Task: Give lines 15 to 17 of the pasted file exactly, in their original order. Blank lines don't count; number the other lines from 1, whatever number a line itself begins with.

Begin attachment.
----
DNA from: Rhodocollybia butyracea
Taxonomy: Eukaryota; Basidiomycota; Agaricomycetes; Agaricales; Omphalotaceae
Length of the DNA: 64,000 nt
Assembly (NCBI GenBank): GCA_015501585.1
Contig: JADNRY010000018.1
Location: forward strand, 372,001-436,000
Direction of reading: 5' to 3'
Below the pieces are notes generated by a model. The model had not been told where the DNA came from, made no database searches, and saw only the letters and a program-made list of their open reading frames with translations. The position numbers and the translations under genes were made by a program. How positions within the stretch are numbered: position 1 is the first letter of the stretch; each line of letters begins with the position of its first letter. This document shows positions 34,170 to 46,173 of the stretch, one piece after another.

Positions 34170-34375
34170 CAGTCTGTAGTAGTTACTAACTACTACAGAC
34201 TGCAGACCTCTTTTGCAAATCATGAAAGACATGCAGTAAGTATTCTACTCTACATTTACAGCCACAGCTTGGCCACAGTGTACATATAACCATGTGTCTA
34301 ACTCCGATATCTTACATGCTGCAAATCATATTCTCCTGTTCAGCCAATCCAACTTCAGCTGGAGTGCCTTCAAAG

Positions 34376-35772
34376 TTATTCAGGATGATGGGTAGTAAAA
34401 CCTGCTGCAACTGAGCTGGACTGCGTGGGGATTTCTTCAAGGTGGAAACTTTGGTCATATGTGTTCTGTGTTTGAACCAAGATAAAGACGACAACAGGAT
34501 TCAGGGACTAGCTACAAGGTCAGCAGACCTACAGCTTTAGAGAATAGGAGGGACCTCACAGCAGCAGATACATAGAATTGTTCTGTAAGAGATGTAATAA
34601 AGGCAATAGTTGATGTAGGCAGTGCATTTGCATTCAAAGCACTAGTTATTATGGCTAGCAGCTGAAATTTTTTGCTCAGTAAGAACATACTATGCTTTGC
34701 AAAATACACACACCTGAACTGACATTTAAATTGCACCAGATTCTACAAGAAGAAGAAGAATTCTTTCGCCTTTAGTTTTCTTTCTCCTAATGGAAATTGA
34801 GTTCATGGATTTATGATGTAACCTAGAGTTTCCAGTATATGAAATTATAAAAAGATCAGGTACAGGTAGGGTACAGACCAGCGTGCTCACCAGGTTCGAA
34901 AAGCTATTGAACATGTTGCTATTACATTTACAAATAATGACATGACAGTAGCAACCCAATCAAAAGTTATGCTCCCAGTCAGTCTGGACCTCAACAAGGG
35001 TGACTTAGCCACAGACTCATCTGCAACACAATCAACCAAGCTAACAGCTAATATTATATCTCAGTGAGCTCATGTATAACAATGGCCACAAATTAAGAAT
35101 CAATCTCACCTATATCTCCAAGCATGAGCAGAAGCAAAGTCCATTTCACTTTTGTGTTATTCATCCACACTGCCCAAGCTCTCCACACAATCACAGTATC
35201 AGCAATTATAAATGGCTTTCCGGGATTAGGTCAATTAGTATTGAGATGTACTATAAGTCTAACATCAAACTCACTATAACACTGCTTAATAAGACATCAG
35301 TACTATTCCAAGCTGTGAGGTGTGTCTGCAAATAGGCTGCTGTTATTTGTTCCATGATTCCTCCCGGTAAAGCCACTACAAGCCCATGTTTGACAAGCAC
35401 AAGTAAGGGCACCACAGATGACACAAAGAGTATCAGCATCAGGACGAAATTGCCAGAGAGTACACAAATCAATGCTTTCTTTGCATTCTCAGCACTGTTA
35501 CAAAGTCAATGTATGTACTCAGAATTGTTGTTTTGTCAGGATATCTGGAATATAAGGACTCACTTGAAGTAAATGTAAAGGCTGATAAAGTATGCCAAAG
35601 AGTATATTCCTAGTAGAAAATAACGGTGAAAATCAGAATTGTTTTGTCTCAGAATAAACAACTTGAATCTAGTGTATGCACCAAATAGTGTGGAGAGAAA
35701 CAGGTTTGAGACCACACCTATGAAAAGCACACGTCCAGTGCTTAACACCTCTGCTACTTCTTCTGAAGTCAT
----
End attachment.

34401 CCTGCTGCAACTGAGCTGGACTGCGTGGGGATTTCTTCAAGGTGGAAACTTTGGTCATATGTGTTCTGTGTTTGAACCAAGATAAAGACGACAACAGGAT
34501 TCAGGGACTAGCTACAAGGTCAGCAGACCTACAGCTTTAGAGAATAGGAGGGACCTCACAGCAGCAGATACATAGAATTGTTCTGTAAGAGATGTAATAA
34601 AGGCAATAGTTGATGTAGGCAGTGCATTTGCATTCAAAGCACTAGTTATTATGGCTAGCAGCTGAAATTTTTTGCTCAGTAAGAACATACTATGCTTTGC